Yet the original road, the only access to Dawar, the principal township and sub-divisional headquarters of Gurez crossing the river at Budwan was, in a major breach of prescribed procedure, submerged well before the completion of the alternative access road on which I travelled, which is still under construction. The road is often closed because of its muddy, landslide-prone surface. The villages affected are Budwan that has disappeared altogether, Khopri and Wanagam that have partially sunk with the loss of 4,218 kanals (527.25 acres) of cultivable land. This is more than 10% of the total cultivable area of Gurez. Eighteen residents of Budwan were provided plots adjacent to Dawar on which they have built elegant Kashmiri style homes, as have residents of the other two villages, with the cash compensation received.
Despite being home to the post-modern technology of the KHEP, Gurez and Tillel have little pretension of being even a part of the modern world. There is no electricity, no piped water, no drainage, no public sanitation, no tarred road and no hospital, and people depend on potato cultivation for a living. Sheena is the native language, which is the ancient Dardic tongue still spoken in parts of Gilgit and Baltistan. This is probably the mother of Kashmiri, the latter a language with an infusion of Sanskrit, which makes the civilisation of Gurez forbear to Kashmiriyat.
Yet, apart from the compensation received and other peripheral benefits, no launch into the 21st century is planned for Gurez. This despite the huge potential that KHEP could have helped unleash. I have mentioned some of the fast flowing mountain torrents in the Valley. There are a host of others around every nook and cranny. Sandeep Singh, a strapping young Sikh from Baramulla who is the SDM, Gurez, explained how the state government has had before this, a number of schemes for mini-hydel projects. This was confirmed by Shah Feisal, the state’s power secretary, who said financial viability was in question. Yet this was an ideal investment for Kashmir’s young entrepreneurs, many of whom have returned with hi-tech degrees from abroad and are anxious to invest, thus regenerating the stagnating economy and providing employment to a large number of youth, some of whom I saw all along the road from and to Srinagar lingering with companions for want of anything better to do.
In Gurez, I retraced my own steps of 1971, this time by car, when I had ridden to Hassangram on the edge of the Tillel valley, which had been incinerated in devastating fire. I drove beyond the small town of Budugam, now an administrative unit, where I had spent the night. The tehsildar, who was then a patwari, showed me the rocky crag at Chak Nallah, now housing a cliff faced temple, where I had been obliged to dismount. Here at the foot of Habba Khatoon, the Barzun Nallah joins the Chak, which rises in Indian territory, separated from Dras in Ladakh by a mountain ridge, and forms the Kishanganga flowing through Kanzalwan, which is described as Zero Point as it falls on the LoC. It flows into PoK where Pakistan is constructing the Neelum-Jhelum Hydropower Plant downstream, perhaps a reason for keeping the peace in upstream Gurez. Thence it flows through Tragbal into Tithwal again in Indian territory. All along the river are spectacular snow-capped peaks, clad heavily with fir and pine trees and in the higher reaches with silver birch, with grassy glades, vertical granite cliffs and mountain pathways, sloping or level, an ideal destination for rock climbers, trekkers, campers, river rafters or simply picnickers seeking escape in the clean mountain air. Yet, although there is a spanking new tourist reception centre in Dawar, inaugurated by former chief minister Omar Abdullah, there are no tourists, although there are some Sumo taxis driven by adventurous youth servicing the locals. But surely the elegant homes that I have referred to can be an attractive allure to visitors for guest stays with families of the gentle folk of Gurez where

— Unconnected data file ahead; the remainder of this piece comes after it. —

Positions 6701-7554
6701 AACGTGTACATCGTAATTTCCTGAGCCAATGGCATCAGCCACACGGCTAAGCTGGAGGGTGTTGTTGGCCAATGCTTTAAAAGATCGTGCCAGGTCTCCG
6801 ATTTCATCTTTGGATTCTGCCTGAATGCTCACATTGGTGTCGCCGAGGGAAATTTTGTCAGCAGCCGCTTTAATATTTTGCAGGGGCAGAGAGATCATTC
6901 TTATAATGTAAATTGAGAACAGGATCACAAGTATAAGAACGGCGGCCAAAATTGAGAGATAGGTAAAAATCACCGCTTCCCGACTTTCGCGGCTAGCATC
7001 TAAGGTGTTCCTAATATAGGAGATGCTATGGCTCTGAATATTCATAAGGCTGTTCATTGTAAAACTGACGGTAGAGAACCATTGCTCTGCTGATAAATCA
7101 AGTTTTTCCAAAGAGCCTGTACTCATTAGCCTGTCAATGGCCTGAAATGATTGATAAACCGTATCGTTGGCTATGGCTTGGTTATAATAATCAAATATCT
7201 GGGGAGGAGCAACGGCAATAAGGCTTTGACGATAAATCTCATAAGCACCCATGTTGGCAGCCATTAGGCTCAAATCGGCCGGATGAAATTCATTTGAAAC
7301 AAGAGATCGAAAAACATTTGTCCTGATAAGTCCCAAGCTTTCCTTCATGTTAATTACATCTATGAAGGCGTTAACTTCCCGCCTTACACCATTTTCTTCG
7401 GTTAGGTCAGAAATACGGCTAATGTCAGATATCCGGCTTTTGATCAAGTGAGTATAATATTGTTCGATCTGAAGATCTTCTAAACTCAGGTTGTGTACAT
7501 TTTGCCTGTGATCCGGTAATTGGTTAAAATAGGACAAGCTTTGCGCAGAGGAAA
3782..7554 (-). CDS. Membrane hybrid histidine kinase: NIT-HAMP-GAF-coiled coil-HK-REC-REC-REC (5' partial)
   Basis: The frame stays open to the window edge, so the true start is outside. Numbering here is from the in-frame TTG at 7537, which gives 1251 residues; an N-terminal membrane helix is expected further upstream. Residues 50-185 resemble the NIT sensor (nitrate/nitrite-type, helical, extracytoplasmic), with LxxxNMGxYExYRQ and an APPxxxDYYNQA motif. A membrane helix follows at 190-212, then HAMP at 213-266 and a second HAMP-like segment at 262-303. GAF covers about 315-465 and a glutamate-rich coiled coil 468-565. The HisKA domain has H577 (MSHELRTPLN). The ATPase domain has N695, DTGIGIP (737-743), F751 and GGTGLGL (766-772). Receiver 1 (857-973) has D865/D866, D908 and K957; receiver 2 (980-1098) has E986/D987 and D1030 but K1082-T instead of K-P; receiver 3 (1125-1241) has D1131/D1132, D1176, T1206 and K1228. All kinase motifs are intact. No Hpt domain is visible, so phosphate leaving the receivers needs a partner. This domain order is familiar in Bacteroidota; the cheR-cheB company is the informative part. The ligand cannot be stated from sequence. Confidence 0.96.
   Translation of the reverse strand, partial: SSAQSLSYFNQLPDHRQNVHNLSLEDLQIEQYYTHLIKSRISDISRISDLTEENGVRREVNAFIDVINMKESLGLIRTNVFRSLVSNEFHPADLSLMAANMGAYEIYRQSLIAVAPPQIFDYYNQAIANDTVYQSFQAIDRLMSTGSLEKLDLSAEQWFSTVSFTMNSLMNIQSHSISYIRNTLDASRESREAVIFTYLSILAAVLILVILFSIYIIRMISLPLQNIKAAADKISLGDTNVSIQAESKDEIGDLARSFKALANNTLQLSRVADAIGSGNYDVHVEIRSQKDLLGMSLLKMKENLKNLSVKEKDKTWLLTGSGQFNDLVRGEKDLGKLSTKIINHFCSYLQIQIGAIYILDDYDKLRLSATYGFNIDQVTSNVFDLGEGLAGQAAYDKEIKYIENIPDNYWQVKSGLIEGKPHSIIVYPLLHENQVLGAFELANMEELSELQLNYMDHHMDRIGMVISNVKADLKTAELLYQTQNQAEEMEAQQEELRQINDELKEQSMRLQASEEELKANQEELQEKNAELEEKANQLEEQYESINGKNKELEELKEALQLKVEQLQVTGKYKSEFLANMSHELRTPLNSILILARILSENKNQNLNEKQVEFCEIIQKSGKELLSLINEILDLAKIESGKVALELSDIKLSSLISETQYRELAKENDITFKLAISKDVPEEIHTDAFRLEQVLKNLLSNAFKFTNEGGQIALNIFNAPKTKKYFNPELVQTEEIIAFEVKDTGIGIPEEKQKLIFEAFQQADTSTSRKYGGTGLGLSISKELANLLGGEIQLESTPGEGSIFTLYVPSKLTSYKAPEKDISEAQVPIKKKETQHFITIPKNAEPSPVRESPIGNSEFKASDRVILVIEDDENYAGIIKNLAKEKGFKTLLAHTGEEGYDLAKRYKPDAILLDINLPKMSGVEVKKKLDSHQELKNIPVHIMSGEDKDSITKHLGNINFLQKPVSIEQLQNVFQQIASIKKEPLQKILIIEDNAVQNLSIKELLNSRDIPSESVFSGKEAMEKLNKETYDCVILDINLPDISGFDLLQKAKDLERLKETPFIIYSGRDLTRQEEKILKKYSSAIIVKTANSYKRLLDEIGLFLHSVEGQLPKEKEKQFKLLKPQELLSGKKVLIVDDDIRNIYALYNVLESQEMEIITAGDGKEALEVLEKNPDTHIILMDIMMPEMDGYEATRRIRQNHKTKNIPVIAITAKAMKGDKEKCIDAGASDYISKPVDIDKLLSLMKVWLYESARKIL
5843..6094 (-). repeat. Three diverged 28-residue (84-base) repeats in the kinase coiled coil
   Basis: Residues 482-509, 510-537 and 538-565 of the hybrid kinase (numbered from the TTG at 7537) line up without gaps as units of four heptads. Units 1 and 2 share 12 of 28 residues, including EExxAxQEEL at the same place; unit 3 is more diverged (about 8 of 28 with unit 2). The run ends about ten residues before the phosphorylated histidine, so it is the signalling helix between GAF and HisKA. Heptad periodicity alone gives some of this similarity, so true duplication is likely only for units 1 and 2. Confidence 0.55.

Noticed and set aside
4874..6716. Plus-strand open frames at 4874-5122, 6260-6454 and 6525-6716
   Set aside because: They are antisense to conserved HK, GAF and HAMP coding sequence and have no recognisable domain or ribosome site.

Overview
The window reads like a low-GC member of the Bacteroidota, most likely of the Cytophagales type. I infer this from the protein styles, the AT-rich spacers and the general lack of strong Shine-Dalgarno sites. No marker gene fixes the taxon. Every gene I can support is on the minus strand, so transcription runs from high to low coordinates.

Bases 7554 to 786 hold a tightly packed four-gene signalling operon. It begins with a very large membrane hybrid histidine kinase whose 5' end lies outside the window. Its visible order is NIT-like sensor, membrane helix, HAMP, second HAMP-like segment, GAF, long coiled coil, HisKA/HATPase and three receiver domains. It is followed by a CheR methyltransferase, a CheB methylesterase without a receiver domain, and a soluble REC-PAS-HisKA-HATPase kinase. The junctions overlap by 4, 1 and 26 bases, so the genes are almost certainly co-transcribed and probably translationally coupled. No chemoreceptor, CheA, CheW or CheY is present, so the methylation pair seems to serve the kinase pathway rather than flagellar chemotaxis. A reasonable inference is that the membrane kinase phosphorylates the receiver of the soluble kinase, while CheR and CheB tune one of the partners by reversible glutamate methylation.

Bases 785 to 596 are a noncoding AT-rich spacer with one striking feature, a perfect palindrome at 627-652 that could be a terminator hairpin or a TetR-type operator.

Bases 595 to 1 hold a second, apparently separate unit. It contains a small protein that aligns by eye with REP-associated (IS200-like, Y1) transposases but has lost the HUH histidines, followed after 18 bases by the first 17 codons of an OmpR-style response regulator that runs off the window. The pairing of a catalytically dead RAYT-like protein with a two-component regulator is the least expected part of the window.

The people in Gurez, Subramanian says have “just one wish” — for a road tunnel between Bandipore and their valley, just like the one bored into the mountain for the dam. This was a demand of the senior citizens of Dawar, many of them ex-servicemen, who participated in my RTI workshop.
Educated Gurezis despite their love for their idyllic home are scattered around the Valley in search of a living, primarily in bloated Srinagar. The Prime Minister waxed eloquent on his visit to Srinagar on the advantages of government’s ceasefire; there was no mention of the needs of peaceful Gurez. Yet, there is a huge opportunity here for young Kashmiri enterprise, if only their government, which has a J&K Bank of its own, opened that dimension for them.Read More